Vignette: Flowers, movement, (failed) joke

November 30, 2018

By Matthew E. Milliken
MEMwrites.wordpress.com
Nov. 30, 2018

Sometime in early or mid-November, on a relatively pleasant fall afternoon, I parked my car on Iredell Street in Durham and walked the long way around the block to a local coffee shop.

After turning the corner onto West Markham Avenue, I proceeded up the incline toward Ninth Street, where West Markham becomes Hillsborough Road. As I closed in on the intersection, I noticed a man walking toward me who was carrying at least two floral arrangements.

I decided to be a comedian. “Oh, you shouldn’t have,” I exclaimed as we neared each other.

His face twitched. I couldn’t tell if he’d gotten the joke — which was that he needn’t have brought me all those flowers — or if he had completely failed to get what I’d been saying.

I kept on moving toward my destination and, as I frequently do following social encounters, began pondering my mistakes. Perhaps I should have said, “For me? You shouldn’t have!” Or, to be even clearer about my jest: “Are those flowers for me? Oh, you really shouldn’t have.”

To be sure, this isn’t a big deal. I could have lived without trying to make the joke. And this is not one of those extremely cringeworthy encounters that I sometimes experience: Occasionally, I’ll think of something that happened years ago and clench my fist in anger and spit out some sort of imprecation.

But this incident did get me thinking about why, as a child, I aspired to be the funniest kid in the room. I think that was about getting people to like me. I realized that I couldn’t be a hero in the mold of the science fiction protagonists I saw in movies like Star Wars or on TV shows like Star Trek or Battlestar Galactica. I recognized that many times I couldn’t be the smartest person present; also, I found that that in situations where I was able to demonstrate my intelligence, I usually failed to win the appreciation of peers that I craved. What’s more, I was a very clumsy, kind of scrawny youngster, so there was no way I could be athletic or tough like sports heroes or some other kids.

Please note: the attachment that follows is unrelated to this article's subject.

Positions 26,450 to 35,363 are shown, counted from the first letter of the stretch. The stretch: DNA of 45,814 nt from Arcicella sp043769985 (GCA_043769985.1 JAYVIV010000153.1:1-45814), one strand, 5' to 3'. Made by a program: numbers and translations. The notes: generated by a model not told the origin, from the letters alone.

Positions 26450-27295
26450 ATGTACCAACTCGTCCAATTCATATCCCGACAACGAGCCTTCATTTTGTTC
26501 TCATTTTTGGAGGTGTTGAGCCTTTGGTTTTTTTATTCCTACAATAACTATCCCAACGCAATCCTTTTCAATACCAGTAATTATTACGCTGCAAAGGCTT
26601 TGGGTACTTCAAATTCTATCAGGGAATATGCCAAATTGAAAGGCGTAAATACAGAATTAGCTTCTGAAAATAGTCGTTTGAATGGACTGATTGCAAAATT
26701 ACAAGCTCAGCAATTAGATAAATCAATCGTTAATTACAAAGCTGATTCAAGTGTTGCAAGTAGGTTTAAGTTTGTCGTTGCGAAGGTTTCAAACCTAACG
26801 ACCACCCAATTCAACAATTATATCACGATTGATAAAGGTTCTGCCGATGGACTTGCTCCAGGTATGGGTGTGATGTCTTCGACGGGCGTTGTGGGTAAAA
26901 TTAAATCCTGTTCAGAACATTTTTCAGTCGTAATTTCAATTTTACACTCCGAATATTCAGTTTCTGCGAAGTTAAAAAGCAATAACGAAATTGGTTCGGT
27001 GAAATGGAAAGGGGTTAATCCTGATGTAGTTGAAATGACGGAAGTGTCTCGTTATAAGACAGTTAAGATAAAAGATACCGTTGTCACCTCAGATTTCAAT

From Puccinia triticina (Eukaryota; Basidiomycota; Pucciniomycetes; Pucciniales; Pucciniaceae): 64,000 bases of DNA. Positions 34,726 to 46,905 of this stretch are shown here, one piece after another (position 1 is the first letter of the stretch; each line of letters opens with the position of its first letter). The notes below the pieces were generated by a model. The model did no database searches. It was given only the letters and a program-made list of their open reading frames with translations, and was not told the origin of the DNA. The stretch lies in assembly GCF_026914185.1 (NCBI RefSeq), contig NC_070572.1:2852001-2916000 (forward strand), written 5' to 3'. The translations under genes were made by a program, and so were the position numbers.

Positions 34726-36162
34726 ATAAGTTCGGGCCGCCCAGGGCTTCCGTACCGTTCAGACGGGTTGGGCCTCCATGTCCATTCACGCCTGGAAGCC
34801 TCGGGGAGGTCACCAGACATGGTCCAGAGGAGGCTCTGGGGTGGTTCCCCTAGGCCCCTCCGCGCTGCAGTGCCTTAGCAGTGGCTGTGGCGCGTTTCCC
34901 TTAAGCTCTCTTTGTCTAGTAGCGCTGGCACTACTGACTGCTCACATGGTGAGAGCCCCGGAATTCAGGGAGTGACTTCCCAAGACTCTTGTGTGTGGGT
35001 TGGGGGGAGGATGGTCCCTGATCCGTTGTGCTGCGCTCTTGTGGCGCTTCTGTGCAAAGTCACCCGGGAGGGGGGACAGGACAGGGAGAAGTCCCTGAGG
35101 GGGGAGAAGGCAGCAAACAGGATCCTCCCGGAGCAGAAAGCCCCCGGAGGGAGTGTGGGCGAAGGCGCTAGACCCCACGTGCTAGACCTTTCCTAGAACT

No, I couldn’t be perceived as heroic or smart or tough, but I could be funny… or at least, I thought I could be. But after years and years of striving to be an amateur comedian, the funny guy whom everyone loved and laughed with — not laughed at! — I eventually realized that I just didn’t have that good a sense of humor. Or maybe it was good, but not universal. Or maybe it was my verbal delivery that was rotten. At any rate, I stopped trying so hard to be clever.

And you know what? For the most part, this was OK. I’m still not comfortable 100 percent of the time with who I am or how others perceive me, but I’m fine fading into the background a little bit.

By the way, something interesting happened when I cut back on my attempts to be funny. And, as so often happens, my jokes started to land more frequently and with greater impact.

I’m sure that there’s an important lesson to be learned here. If you find out what it is, please let me know.

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